“You always like to be obvious.”

Helena laid a hand on my shoulder, then removed it. I had come home a hunched, miserable bastard who needed to be comforted but would not allow it. She knew the signs. “You saw Maia this time?” she asked, though my filthy mood surely confirmed it. “Where had she gone yesterday?”

“She took one of her daughters to some function where young girls were being introduced to Queen Berenice.”

Helena looked surprised. “That doesn’t sound like Maia!” Rather like me, my sister despised establishment formality. Being asked to attend on Titus’ exotic lady friend would normally make Maia as rebellious as Spartacus.

Petronius seemed to know about it: “Something to do with the lottery for a new Vestal Virgin.”

Again, not like Maia.

“I had no chance for small talk,” I said. “You know Maia. As soon as she saw me, she worked out that I had bad news. I was home-yet where was Famia? Even he would normally have dropped his luggage at his own apartment before heading for a wine bar. She guessed.”

“How is she taking things?” asked Pa.

“Too well.”

“What does that mean? She’s a sensible type. She won’t make a fuss.” He knew nothing about his younger children, Maia and me. How could he? When he absconded from responsibility I was seven, Maia only six. He saw neither of us for over twenty years.

When I first told Maia her husband was dead, she fell into my arms. Then she backed off at once and demanded the details. I had rehearsed the story enough times, on the sea trip home. I kept it brief. That made it seem even more bleak. Maia became very still. She stopped asking questions. She ignored what I said to her. She was thinking. She had four children and no income. There would be a funeral fund to which the Green chariot faction had made Famia contribute, which would pay for an urn and an inscription which she did not want but which she would have to accept to give the children a memorial of their disreputable sire. Maybe the Greens would come up with a small pension. She would qualify for the pauper’s corn dole. But she would have to work.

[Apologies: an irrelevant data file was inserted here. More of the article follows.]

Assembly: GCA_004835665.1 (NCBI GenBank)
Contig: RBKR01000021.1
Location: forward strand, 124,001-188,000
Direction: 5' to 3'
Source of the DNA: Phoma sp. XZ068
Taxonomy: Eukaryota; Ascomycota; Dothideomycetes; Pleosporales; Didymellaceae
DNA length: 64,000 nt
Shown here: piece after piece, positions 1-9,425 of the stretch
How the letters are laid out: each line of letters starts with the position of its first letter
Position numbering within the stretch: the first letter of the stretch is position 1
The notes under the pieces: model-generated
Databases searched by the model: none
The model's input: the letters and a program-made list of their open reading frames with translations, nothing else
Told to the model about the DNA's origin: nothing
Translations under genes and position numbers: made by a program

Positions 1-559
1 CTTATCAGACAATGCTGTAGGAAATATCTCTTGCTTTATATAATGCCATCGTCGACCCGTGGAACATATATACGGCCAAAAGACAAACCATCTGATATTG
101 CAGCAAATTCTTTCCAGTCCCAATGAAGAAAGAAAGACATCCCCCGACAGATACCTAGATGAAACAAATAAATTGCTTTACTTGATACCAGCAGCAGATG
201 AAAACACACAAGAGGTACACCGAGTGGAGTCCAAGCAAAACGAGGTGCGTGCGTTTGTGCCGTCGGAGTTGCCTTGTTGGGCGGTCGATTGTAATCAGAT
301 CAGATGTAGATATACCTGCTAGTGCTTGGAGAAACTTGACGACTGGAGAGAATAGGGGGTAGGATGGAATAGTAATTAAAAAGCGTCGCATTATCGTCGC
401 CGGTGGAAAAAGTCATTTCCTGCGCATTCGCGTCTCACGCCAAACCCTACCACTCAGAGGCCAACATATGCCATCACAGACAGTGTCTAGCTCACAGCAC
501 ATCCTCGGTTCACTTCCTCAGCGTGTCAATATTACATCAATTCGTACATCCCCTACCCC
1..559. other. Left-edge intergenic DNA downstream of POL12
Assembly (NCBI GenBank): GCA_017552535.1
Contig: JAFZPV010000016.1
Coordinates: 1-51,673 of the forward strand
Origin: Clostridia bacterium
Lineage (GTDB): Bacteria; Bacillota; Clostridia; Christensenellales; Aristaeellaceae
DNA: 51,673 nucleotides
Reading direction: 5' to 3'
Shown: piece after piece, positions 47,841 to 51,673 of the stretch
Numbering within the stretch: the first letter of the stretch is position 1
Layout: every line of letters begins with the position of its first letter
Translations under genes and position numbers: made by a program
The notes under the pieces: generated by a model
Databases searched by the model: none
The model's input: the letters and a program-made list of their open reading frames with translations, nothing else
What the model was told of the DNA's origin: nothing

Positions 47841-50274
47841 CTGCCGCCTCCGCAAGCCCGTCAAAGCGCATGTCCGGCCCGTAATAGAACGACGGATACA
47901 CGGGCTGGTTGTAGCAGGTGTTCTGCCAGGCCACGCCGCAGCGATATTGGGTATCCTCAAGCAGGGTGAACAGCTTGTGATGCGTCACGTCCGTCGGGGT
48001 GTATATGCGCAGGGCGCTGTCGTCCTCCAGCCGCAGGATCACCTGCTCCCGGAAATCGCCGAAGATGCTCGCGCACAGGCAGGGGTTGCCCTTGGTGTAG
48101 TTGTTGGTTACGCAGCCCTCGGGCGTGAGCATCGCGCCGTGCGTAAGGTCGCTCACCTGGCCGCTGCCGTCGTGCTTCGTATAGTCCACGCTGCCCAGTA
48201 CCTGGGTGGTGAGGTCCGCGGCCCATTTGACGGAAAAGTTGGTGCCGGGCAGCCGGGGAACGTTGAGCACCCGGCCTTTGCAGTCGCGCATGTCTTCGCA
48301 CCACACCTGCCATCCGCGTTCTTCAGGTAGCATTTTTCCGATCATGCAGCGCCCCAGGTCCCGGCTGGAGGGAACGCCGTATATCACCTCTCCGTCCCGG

Her family would help. She would not ask us to do it, and when we offered we would always have to say it was for the children. The children, who ranged from nine to three, were already frightened, bewildered, inconsolable. But they were all very bright. After Maia and I carefully explained that they had lost their father, I reckoned they sensed there was a secret we were keeping back.

My sister had known tragedy before. There had been a firstborn daughter who had died of some childhood disease at about the age the elder son, Marius, was now. I had been away in Germany when it happened, and to my shame I tended to forget. Maia would never forget. But she had borne her grief alone; Famia was never any use.

Petronius took Julia from Pa and handed her to Helena, giving Pa the nudge that they should leave. Pa, typically, failed to respond. “ Well, she’ll remarry of course.”

“Don’t be so certain,” Helena disagreed quietly. It was a rebuke to men. Pa failed to take this hint too. I buried my face in my hands for a moment, reflecting that an attractive, unprotected woman like my sister would indeed have to fend off a rash of propositions, many of them repulsive. That must be just one aspect of her despair in her new situation. Still, removing predators was one thing I could help her with.

“I bet…” Pa had been struck by one of his terrible mischievous ideas. “I bet your mother,” he suggested to me portentously, “will try to set her up with somebody we know!”

I could not bring myself even to try thinking up who he meant.

“Somebody else who’s been given a nice station in lifecongratulations, by the way, Marcus, and not before time; we must celebrate, son-on some better occasion, of course,” he conceded reluctantly.

Belatedly I caught on. “You don’t mean-”

“He has a good position with a sound employer, plenty of loot, prime of life, well known to us all-I reckon he’s obvious,” crowed Pa. “Your mother’s precious lodger!”